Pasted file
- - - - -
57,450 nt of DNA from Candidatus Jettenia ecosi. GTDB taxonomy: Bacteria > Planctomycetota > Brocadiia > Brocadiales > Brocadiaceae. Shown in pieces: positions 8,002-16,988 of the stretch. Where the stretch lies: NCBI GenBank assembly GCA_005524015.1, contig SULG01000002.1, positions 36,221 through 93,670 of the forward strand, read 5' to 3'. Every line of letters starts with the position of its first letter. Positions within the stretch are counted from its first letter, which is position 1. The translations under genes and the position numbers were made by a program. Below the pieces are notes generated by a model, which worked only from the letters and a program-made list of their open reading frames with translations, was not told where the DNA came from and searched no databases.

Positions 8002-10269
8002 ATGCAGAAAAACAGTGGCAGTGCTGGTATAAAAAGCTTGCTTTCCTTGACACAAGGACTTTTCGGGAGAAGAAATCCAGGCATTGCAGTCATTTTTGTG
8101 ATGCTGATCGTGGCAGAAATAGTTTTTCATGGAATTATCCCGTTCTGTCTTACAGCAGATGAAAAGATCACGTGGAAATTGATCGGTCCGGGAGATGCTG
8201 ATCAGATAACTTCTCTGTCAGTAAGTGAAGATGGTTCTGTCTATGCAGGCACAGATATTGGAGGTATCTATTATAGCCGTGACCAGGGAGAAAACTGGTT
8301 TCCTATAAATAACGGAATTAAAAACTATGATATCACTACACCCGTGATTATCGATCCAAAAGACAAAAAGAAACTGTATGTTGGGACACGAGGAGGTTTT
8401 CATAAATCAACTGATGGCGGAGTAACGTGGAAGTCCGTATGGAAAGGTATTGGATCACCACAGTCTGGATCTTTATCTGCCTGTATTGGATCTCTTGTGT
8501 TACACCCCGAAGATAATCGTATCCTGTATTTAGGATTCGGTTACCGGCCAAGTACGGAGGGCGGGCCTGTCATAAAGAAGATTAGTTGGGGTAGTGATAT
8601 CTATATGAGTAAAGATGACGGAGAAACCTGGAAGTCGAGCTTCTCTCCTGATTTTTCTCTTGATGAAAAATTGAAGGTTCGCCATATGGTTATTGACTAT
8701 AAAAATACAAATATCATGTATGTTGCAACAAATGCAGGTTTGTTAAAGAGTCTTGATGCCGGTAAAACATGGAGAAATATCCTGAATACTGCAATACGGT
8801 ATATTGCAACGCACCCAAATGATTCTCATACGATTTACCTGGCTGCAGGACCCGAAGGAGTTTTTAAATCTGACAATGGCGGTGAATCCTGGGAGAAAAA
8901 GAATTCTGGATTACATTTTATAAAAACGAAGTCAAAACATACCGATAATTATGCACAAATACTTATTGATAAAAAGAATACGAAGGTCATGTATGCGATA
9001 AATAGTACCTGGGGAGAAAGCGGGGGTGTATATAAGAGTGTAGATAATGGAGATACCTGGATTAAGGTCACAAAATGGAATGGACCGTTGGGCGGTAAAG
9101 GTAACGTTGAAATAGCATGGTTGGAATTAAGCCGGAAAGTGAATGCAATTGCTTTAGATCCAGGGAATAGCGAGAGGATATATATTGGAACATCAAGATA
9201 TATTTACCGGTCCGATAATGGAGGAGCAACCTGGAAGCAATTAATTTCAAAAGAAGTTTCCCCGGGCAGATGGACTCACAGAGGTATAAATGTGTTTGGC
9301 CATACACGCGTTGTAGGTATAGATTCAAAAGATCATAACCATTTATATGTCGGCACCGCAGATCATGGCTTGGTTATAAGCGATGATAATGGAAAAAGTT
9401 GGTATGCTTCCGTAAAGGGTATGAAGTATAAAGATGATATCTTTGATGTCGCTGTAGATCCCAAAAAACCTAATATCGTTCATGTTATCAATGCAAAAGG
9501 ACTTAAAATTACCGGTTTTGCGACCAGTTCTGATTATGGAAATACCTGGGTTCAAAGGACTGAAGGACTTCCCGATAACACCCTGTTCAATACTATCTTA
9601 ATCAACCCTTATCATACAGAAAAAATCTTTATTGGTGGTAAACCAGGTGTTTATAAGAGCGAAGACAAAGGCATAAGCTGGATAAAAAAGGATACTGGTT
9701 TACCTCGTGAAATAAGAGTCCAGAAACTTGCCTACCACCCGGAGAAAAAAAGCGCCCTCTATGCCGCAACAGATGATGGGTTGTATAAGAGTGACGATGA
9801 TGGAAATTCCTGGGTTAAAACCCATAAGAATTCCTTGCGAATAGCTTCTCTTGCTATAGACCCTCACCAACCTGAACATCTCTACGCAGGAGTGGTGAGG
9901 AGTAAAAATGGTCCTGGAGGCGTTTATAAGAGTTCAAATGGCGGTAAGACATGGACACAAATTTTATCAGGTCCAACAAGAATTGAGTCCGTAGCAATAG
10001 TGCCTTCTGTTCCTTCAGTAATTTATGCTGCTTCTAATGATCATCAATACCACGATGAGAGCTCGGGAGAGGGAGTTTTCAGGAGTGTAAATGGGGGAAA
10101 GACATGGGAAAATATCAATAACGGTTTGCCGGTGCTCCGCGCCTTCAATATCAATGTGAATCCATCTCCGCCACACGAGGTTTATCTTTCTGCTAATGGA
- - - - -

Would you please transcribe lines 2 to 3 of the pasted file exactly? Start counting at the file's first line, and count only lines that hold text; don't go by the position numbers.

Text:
Positions 8002-10269
8002 ATGCAGAAAAACAGTGGCAGTGCTGGTATAAAAAGCTTGCTTTCCTTGACACAAGGACTTTTCGGGAGAAGAAATCCAGGCATTGCAGTCATTTTTGTG